Wednesday, September 15, 2010

I'm Proud of My Eagle Scout

In first grade, my son brought home a flyer about Cub Scouts. My husband took him to the after school meeting and signed him up for Tiger Cubs. He stuck with Cub Scouts for 4-1/2 years, learning important skills like:

     How to properly race a sailboat in a raingutter without swamping it,
     How to make silver turtles,
     How to build a prize-winning pinewood race car, and
     How to have fun on camp-outs (even when it rained).

We learned along with him.

He earned belt loops and pins, arrow points, badges, and enough patches to completely fill his little red "brag vest" - plus a few more. In 5th grade he earned the Arrow of Light and was ready to join Boy Scouts. The event was marked by a nighttime ceremony that included older Scouts in Indian regalia and a roaring bonfire.

After joining Boy Scouts, the learning continued and the adventures got more exciting. He went on monthly campouts - including canoe trips, climbing, and backpacking. He participated in service projects with his troop.  While earning merit badges, he learned more skills and investigated hobbies and possible careers.  He took leadership roles within the troop and began teaching younger Scouts. He quickly moved up through the rank requirements and by the age of 12 he was a Life Scout.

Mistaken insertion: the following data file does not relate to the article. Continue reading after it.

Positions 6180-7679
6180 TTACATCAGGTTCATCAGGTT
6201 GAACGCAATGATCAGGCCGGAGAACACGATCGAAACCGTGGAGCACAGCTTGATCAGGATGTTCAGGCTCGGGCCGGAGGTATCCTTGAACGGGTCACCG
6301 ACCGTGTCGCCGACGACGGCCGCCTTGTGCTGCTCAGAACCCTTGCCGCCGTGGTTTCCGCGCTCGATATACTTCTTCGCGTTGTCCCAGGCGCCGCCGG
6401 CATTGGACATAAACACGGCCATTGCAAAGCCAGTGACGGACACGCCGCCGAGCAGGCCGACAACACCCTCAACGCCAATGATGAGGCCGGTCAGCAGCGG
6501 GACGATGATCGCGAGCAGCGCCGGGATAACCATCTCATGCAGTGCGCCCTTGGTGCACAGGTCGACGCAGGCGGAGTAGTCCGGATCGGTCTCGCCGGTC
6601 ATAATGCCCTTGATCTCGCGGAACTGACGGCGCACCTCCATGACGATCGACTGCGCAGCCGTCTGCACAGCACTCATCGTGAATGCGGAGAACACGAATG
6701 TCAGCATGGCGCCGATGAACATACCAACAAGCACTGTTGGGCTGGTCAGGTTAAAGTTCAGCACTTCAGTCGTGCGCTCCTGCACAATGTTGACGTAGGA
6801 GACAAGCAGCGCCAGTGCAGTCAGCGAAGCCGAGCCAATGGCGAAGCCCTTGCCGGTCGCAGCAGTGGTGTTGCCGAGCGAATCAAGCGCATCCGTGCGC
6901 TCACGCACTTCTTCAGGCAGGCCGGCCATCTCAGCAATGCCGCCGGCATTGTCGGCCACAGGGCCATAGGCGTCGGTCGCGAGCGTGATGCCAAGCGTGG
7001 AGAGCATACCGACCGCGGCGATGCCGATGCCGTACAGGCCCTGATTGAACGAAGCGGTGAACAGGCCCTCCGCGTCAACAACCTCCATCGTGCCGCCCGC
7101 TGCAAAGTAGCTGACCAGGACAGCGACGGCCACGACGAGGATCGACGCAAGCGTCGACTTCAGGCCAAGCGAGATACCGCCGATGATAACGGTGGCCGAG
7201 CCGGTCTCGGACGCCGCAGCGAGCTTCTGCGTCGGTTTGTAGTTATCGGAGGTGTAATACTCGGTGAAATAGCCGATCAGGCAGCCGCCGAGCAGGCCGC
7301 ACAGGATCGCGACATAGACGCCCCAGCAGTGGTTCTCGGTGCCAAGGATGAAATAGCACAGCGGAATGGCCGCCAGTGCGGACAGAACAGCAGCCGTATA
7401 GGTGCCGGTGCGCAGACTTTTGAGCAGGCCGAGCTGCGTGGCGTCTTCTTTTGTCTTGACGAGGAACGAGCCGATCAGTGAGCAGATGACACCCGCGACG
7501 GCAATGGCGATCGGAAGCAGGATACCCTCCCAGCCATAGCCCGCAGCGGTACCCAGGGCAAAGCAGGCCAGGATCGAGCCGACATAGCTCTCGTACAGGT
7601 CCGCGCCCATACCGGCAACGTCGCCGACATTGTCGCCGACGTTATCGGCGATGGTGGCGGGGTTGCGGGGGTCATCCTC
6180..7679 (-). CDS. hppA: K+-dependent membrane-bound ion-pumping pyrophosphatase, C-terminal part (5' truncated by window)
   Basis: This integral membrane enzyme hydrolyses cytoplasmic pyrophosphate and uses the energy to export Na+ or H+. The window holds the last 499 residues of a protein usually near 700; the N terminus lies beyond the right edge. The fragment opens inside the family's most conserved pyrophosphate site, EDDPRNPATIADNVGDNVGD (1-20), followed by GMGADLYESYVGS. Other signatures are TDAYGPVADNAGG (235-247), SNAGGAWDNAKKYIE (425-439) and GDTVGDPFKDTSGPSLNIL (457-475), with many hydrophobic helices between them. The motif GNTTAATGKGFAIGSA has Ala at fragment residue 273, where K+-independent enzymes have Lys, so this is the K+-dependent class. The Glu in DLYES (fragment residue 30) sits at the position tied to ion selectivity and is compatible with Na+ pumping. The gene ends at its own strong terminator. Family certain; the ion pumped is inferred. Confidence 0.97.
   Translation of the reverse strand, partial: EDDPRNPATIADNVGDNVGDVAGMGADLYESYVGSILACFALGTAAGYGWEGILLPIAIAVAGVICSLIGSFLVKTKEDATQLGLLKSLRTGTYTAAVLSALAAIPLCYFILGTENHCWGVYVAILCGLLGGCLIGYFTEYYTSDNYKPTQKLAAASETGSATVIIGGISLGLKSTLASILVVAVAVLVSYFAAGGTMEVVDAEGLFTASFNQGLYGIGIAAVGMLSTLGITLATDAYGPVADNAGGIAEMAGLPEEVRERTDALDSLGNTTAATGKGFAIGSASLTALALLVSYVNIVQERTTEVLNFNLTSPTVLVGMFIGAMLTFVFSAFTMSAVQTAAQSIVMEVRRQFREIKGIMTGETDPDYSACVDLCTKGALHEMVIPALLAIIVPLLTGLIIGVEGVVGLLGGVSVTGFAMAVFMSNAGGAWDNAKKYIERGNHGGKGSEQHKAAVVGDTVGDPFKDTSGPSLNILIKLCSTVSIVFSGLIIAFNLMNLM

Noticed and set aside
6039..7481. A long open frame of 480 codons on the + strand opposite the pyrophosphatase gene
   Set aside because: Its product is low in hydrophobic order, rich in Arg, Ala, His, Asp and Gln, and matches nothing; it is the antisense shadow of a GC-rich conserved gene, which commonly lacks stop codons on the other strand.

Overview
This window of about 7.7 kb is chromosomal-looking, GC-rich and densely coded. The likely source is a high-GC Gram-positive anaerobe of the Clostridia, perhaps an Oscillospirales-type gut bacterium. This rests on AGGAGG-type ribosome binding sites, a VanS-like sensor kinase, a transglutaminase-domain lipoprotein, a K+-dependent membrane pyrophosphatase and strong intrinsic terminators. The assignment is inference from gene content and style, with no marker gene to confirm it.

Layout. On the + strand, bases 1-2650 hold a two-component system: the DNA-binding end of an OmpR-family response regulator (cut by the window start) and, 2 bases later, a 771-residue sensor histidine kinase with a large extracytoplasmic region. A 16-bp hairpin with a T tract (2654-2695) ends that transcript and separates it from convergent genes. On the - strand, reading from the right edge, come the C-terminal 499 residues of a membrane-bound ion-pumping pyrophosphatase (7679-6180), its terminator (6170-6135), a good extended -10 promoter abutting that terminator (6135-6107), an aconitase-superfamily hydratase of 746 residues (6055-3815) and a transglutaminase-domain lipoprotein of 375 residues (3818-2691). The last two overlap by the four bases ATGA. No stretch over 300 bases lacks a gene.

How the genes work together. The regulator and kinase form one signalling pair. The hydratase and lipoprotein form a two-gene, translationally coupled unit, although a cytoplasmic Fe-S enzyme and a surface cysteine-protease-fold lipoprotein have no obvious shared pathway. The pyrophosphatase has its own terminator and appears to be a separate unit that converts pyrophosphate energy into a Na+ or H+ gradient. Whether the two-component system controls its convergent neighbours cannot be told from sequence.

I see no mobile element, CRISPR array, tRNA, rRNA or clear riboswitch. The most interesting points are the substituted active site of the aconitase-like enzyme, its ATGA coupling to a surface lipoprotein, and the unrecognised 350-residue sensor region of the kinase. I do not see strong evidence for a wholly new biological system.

Instead of trying to earn Eagle right away, James decided to "relax".

He planned and completed the restoration of a nature trail at the local Scout camp.  It took three years for him to complete the related paperwork, but he finally finished it and earned the Hornaday badge for his efforts.

He was elected by his fellow Scouts to the Order of the Arrow (Scouting's honor society).  He attended all the regular Lodge and Section events - as a participant at first, then as a staff member. He joined 500 fellow Arrowmen in reclaiming 134 acres of overgrown meadows in the Mark Twain National Forest in Missouri. He attended the National Order of the Arrow Conference at Indiana University. Last year he received the Vigil Honor for his past and future participation. He currently holds the office of Order of the Arrow Chapter Chief.

In addition to leadership and merit badge requirements, James had to plan and complete a project to qualify for the Eagle award. He led a group of Scouts, Scouters, friends and family, in building four picnic tables – providing outdoor seating for the students of a local elementary school.  His project was completed in June.  And upon returning from summer camp in July, he completed his Eagle Board of Review and became an Eagle Scout.

Last Sunday, we held an Eagle Court of Honor to celebrate his achievement. I struggled to hold back tears as I listened to him tell of his experiences in Scouting and thank those people who had mentored him through the years.  Scouting has helped my little boy to grow into a strong, well-rounded, and compassionate man.

I am so very proud of my Eagle Scout.